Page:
It points to $175M USD in property -- including 15 Mercedes, a Maserati, a Lamborghini, a Rolls-Royce with the license plate "GOD" -- that it seized during its raids on the suspects' property. The DOJ claims that Megaupload masterminded the theft of over $500M USD in copyright work.
The inviduals arrested during the raid, according to the indictment, are:
• Finn Batato, 38, a citizen and resident of Germany, MegaWorld's chief marketing officer;
• Julius Bencko, 35, a Slovakian national who is the graphic designer;
• Sven Echternach, 39, a citizen and resident of Germany, who is the head of business development;
• Mathias Ortmann, 40, the company's chief technical officer, co-founder and director; who previously split his time between Hong Kong and Germany, his native home.
• Andrus Nomm, 32, a megaworld Estonian software programmer and head of the development software division;
• Bram van der Kolk, aka Bramos, 29, a Netherlands native who assisted in programming and network engineers consultant for Mega conspiracy websites.
Again, the site was for profit and insists that it had gone legit and was not supporting piracy.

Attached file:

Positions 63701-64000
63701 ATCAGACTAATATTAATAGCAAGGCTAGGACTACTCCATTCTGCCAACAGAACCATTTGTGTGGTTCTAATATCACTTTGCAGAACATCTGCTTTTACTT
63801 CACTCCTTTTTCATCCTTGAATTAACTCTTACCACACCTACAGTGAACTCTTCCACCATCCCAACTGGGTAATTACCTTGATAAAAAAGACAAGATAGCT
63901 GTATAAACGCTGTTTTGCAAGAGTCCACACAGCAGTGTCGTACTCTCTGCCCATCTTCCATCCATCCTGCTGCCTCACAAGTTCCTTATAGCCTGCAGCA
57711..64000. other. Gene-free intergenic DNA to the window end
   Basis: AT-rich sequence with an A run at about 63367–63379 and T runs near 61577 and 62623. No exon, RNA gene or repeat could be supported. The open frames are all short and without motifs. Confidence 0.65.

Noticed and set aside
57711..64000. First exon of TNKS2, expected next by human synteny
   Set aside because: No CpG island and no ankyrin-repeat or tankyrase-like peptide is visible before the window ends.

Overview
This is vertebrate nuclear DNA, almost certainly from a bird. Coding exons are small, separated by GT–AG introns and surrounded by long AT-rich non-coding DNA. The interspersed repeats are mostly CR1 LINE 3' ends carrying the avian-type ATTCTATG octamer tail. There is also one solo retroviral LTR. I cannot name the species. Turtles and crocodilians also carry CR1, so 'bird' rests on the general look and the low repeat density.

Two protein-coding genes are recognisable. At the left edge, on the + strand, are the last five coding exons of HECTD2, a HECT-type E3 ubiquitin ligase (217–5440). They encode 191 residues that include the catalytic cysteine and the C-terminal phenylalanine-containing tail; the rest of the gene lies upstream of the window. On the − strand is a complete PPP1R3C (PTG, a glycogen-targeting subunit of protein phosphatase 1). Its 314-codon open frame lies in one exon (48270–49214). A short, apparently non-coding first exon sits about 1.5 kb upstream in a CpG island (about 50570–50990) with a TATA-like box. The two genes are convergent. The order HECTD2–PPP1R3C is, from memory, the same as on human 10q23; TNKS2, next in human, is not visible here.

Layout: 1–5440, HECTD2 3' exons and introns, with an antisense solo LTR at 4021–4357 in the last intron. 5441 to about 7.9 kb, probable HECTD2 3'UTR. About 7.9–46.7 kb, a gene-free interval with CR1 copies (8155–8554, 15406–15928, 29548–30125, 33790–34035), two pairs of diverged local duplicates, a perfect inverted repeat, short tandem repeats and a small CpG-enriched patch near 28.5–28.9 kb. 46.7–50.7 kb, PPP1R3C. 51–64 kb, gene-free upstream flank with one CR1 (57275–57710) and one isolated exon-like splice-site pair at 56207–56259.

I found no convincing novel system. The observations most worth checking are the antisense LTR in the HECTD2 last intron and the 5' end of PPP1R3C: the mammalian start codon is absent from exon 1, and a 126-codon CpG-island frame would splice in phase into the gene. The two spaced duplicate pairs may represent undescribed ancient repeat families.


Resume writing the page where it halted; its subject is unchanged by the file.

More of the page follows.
UMG was particuarly peeved when several of its artists including Kanye West, Will.I.Am, Jamie Foxx, Sean "Diddy" Combs, Alicia Keys, Chris Brown -- performed a video plugging the site -- titled "The MegaUpload Song":
The UMG briefly suceeded in convincing sites like Google Inc.'s (
) YouTube into false takedowns, but when Megaupload produced documents indicating that the artists all legally agreed to make the song, the track was restated to UMG chagrin.
The DOJ's press release can be found
. The full complaint can be found
The DOJ appears to have sided with the irrate UMG in punishing MegaUpload. It justifies the seizure of $50M USD worth of server electronics in Ashburn, Virg.; Washington, D.C.; the Netherlands; and Canada, by claiming Megaupload's linking system inherently encouraged piracy. It also accuses Megaupload of failing to process takedown requests on users found to be pirating.
In response to the takedowns and arrests, worldwide internet "hacktivist" collective
blasted the DOJ, Universal Music Group (a property of Vivendi SpA (
)), and the
Recording Industry Association of America
, and the
Motion Picture Association of America
's websites with distributed denial of service attacks, taking them down, temporarily.
As of 10:00 p.m. EST, these attacks had almost completely subsided allowing normal access to the targeted sites. Megaupload, on the other hand, remains quite dead.
Some members of the group-without-a-leader posted a message on the Twitter account